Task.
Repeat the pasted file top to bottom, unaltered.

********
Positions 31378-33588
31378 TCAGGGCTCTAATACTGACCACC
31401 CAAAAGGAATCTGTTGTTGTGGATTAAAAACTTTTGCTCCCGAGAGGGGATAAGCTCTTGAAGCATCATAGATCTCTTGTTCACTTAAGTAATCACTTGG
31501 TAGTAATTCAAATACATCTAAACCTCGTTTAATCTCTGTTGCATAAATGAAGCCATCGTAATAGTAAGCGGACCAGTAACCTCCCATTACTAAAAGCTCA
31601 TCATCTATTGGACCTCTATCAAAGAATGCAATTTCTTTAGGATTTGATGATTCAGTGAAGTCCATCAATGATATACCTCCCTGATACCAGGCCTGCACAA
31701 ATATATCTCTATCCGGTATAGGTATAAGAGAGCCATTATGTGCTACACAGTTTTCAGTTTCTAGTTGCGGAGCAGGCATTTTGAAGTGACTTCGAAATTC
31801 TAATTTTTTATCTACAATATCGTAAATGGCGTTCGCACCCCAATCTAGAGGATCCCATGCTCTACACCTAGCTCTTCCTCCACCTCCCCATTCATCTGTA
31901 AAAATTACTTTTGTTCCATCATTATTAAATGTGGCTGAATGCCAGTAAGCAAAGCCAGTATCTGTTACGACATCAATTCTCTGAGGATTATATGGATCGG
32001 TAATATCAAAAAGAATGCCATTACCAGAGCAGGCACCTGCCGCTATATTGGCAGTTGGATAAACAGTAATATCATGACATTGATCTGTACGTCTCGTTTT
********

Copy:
Positions 31378-33588
31378 TCAGGGCTCTAATACTGACCACC
31401 CAAAAGGAATCTGTTGTTGTGGATTAAAAACTTTTGCTCCCGAGAGGGGATAAGCTCTTGAAGCATCATAGATCTCTTGTTCACTTAAGTAATCACTTGG
31501 TAGTAATTCAAATACATCTAAACCTCGTTTAATCTCTGTTGCATAAATGAAGCCATCGTAATAGTAAGCGGACCAGTAACCTCCCATTACTAAAAGCTCA
31601 TCATCTATTGGACCTCTATCAAAGAATGCAATTTCTTTAGGATTTGATGATTCAGTGAAGTCCATCAATGATATACCTCCCTGATACCAGGCCTGCACAA
31701 ATATATCTCTATCCGGTATAGGTATAAGAGAGCCATTATGTGCTACACAGTTTTCAGTTTCTAGTTGCGGAGCAGGCATTTTGAAGTGACTTCGAAATTC
31801 TAATTTTTTATCTACAATATCGTAAATGGCGTTCGCACCCCAATCTAGAGGATCCCATGCTCTACACCTAGCTCTTCCTCCACCTCCCCATTCATCTGTA
31901 AAAATTACTTTTGTTCCATCATTATTAAATGTGGCTGAATGCCAGTAAGCAAAGCCAGTATCTGTTACGACATCAATTCTCTGAGGATTATATGGATCGG
32001 TAATATCAAAAAGAATGCCATTACCAGAGCAGGCACCTGCCGCTATATTGGCAGTTGGATAAACAGTAATATCATGACATTGATCTGTACGTCTCGTTTT